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Mobile Search 101, Part 2

jones-ron
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One of the challenges for developing and marketing on mobile devices is dealing with different browsers and how they render the Web. This has always been an issue for developers. Another challenge is the different screen sizes, orientations, and rendering speeds.

Methods for being discovered are also a challenge because there are so many different ways. In addition to location-based search, which we discussed in "Mobile Search 101, Part 1," there is shopping search, image search, and video search, to name a few.

Let's look at some tactics you should consider when developing your mobile site to help become discovered.

Mobile SEO

As with traditional and local SEO, the basic principles still apply. Your goal is to provide a good mobile user experience. If visitors get hung up on your mobile site, they simply won't return or may fail to get what they came for.

Another key aspect to consider is reducing your content to your mobile audience. Ask yourself what a mobile visitor is probably looking for on your site and remove the content that isn't applicable. A mobile phone isn't a PC. Design with the mobile phone in mind.

Because mobile is still in its infancy, it's very similar to SEO in the early days. So nothing is completely certain. Keywords should be few because users will likely be typing with one finger and are probably on the move.

According to Google research, the average query for mobile search is 15 characters long. Normally, this would result in less relevant results. But mobile search engines use a technique called predictive search that essentially "predicts" what the user is searching for and help fill in the blanks, thus providing a more relative search.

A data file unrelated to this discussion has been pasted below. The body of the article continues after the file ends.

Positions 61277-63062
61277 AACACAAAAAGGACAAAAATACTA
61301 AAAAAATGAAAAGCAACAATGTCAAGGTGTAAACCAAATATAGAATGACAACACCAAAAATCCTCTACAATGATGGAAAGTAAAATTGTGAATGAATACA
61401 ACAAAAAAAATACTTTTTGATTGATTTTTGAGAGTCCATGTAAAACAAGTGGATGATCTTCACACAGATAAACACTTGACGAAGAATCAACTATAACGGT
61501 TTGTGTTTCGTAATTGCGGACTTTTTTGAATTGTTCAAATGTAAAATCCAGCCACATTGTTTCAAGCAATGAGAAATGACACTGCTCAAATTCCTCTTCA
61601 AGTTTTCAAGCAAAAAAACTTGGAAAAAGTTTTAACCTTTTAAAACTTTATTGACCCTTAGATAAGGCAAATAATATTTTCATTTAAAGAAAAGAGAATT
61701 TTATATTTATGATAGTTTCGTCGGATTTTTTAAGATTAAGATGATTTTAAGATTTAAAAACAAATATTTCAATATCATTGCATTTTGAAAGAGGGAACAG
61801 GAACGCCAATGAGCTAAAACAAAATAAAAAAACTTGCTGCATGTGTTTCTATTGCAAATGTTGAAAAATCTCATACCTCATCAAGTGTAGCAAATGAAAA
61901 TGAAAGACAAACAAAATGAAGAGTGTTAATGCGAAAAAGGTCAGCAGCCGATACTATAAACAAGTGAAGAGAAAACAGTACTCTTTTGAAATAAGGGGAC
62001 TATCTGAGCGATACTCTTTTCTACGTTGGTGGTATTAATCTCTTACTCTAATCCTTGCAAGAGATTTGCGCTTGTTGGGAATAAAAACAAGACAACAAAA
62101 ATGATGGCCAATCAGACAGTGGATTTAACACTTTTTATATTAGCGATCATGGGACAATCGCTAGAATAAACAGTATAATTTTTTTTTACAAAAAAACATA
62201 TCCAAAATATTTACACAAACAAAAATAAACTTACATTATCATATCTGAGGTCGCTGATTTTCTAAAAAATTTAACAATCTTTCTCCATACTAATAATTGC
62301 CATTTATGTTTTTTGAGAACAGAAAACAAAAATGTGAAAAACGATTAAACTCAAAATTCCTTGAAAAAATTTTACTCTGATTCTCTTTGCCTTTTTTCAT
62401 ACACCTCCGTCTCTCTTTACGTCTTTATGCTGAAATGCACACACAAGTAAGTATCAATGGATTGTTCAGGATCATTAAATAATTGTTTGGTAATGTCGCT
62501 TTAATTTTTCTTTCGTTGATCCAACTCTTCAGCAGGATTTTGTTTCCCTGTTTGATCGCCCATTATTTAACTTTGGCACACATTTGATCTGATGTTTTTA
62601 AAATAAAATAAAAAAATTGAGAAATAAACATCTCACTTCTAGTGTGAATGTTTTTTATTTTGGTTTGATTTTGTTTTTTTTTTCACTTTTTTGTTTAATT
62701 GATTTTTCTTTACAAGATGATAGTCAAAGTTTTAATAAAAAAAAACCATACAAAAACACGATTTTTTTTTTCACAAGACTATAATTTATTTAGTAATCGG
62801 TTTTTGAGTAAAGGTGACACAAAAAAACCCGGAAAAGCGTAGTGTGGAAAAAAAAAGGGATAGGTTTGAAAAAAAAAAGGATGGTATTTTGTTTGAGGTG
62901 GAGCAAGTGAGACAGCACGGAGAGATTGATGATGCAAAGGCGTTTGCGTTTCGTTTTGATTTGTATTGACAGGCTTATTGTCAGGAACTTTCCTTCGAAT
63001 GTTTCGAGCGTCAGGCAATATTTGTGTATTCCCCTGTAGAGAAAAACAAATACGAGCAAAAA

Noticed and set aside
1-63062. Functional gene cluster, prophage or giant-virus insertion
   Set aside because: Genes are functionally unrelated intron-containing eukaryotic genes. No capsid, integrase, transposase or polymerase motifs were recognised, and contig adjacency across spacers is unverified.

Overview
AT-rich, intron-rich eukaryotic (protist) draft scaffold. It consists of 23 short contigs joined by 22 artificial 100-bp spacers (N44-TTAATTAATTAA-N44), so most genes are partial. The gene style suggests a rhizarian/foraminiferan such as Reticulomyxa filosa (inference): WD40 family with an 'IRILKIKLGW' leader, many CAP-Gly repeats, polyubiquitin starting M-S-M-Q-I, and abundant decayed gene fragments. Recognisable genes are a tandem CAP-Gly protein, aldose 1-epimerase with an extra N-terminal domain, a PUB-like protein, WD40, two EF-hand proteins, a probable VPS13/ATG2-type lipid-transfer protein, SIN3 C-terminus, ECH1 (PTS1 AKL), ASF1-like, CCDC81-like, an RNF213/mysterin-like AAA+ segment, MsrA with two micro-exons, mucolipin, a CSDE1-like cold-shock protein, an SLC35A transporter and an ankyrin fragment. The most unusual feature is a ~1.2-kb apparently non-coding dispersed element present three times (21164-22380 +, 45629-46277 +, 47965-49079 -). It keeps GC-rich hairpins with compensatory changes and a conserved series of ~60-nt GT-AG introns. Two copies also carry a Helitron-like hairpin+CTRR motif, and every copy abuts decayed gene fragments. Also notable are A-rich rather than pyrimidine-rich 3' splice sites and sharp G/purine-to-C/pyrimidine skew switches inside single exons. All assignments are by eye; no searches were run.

For SEO, this means identifying what the predictive search keywords are and targeting those. Adding location and information in your targeted keywords is one helpful tactic. Users on the go are probably looking for information near them, so keep this in mind.

Submit your site to all relevant mobile search engines, portals, directories, and business listings. These are very important sources of mobile traffic.

In addition, submit your XML sitemap to Google mobile sitemaps and Yahoo mobile submit. For a listing of more mobile search providers, see wapSwap or WAPReview.

Here's a listing of mobile search engines to register with:

Mobile Browsers and Development

As you begin your development efforts, you will want to test on multiple mobile browsers. The ones to test on are Opera Mini, Thunderhawk, Internet Explorer Mobile, Android, Mozilla's Minimo, Skyfire, and Safari for the iPhone.

These browsers aren't as friendly as traditional browsers and are obsessed with quality and code compliance. Test each of them and make sure your content renders correctly and conforms to accessibility standards.

Programming in XHTML will also help with this. Many developers also prefer using CSS for page layout for several reasons. It helps with designing for different screen resolutions, minimizes code, and decreases load times.

This, of course, is just a basic article on mobile search to get the wheels turning and help get you started. There are numerous resources to understand more about mobile SEO and best practices. If you have other resources or success stories, please share below in the comments.


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